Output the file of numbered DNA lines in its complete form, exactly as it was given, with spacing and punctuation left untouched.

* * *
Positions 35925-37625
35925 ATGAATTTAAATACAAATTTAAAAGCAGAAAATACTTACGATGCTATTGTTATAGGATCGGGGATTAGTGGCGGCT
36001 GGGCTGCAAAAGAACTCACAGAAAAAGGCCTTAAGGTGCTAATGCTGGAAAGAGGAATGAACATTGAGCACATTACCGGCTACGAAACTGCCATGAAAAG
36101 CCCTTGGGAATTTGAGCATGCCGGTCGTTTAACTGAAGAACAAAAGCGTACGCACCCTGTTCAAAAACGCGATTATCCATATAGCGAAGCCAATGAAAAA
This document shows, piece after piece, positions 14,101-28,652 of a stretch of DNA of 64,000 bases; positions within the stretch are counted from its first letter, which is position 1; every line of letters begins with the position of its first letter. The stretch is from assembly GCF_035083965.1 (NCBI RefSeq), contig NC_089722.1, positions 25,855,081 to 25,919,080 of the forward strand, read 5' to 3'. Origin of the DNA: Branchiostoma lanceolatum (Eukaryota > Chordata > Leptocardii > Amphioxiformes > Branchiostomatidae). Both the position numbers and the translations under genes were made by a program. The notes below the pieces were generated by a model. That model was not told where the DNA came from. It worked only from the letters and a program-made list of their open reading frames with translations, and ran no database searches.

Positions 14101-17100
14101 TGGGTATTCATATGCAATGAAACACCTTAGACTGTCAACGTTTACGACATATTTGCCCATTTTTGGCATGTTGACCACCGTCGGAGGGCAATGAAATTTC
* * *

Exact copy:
Positions 35925-37625
35925 ATGAATTTAAATACAAATTTAAAAGCAGAAAATACTTACGATGCTATTGTTATAGGATCGGGGATTAGTGGCGGCT
36001 GGGCTGCAAAAGAACTCACAGAAAAAGGCCTTAAGGTGCTAATGCTGGAAAGAGGAATGAACATTGAGCACATTACCGGCTACGAAACTGCCATGAAAAG
36101 CCCTTGGGAATTTGAGCATGCCGGTCGTTTAACTGAAGAACAAAAGCGTACGCACCCTGTTCAAAAACGCGATTATCCATATAGCGAAGCCAATGAAAAA
This document shows, piece after piece, positions 14,101-28,652 of a stretch of DNA of 64,000 bases; positions within the stretch are counted from its first letter, which is position 1; every line of letters begins with the position of its first letter. The stretch is from assembly GCF_035083965.1 (NCBI RefSeq), contig NC_089722.1, positions 25,855,081 to 25,919,080 of the forward strand, read 5' to 3'. Origin of the DNA: Branchiostoma lanceolatum (Eukaryota > Chordata > Leptocardii > Amphioxiformes > Branchiostomatidae). Both the position numbers and the translations under genes were made by a program. The notes below the pieces were generated by a model. That model was not told where the DNA came from. It worked only from the letters and a program-made list of their open reading frames with translations, and ran no database searches.

Positions 14101-17100
14101 TGGGTATTCATATGCAATGAAACACCTTAGACTGTCAACGTTTACGACATATTTGCCCATTTTTGGCATGTTGACCACCGTCGGAGGGCAATGAAATTTC